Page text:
Bentwich, Palestine Attorney-general, Shot by Arab; Commission, Arab Executive, Arab, British, Jewis
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Bentwich, Palestine Attorney-general, Shot by Arab; Commission, Arab Executive, Arab, British, Jewis

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Deep horror, utter detestation and unqualified condemnation for the attack on Norman Bentwich, Palestine attorney-general, were expressed today by William Henry Stoker, Arab counsel, at the opening of the Inquiry Commission’s hearing, who said that he, Silly and the other Arab counsel as well as the Arab Executive feel deep concern over the outrage and are grateful that the attempt on Bentwich’s life was unsuccessful.

The Arab Executive telephoned these sentiments to Sir John Chancellor, the High Commissioner, and an Arab delegation this morning visited Bentwich in the hospital. Preedy, government counsel, expressed personally and on behalf of the Palestine government, his horror at the deed. Sir Boyd Merriman, Jewish counsel, added his own (Continued on Page 4)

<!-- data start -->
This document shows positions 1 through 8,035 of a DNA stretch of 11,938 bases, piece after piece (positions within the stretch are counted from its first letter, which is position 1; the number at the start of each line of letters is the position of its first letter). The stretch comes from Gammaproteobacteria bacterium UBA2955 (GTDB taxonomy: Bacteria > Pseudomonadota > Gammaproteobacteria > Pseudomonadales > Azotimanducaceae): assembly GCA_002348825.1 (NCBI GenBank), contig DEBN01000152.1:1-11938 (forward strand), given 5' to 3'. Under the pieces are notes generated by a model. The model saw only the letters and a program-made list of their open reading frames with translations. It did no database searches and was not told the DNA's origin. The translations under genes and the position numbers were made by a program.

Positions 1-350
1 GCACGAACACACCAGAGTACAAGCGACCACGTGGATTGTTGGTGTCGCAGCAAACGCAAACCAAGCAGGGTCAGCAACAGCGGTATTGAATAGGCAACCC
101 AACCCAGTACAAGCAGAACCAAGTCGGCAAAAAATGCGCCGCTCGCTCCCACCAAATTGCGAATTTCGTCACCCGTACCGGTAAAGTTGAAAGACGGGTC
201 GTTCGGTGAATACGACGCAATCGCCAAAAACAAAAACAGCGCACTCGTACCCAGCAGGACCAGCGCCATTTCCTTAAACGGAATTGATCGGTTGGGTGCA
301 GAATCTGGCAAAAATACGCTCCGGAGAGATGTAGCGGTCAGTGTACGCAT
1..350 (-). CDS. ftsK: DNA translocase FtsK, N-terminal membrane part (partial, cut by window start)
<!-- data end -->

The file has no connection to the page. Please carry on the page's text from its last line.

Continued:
The chairman of the Inquiry Commission on behalf of himself and the Commission referred to the attack as horrible, detestable, foolish and a wicked crime, saying that such acts cannot benefit the community to which the assassin belongs and can only tend to prejudice their case in the eyes of the entire world, although it will not affect the feelings of the Commission itself who take the view that the act was that of a foolish and irresponsible person and not the result of instigation.

That the police do not fully share Shaw’s view is shown by the detention of two prominent Moslems. Maughanam, secretary of the Arab Executive, today intimated to the Jewish Telegraphic Agency correspondent that Bentwich’s assailant had a personal grudge because the assailant’s father and brother had been imprisoned for the killing of his sister. The assailant himself had been sentenced to five years in prison for another crime but had been paroled owing to his youth. His conviction for the present offense is thought circle in official circles.

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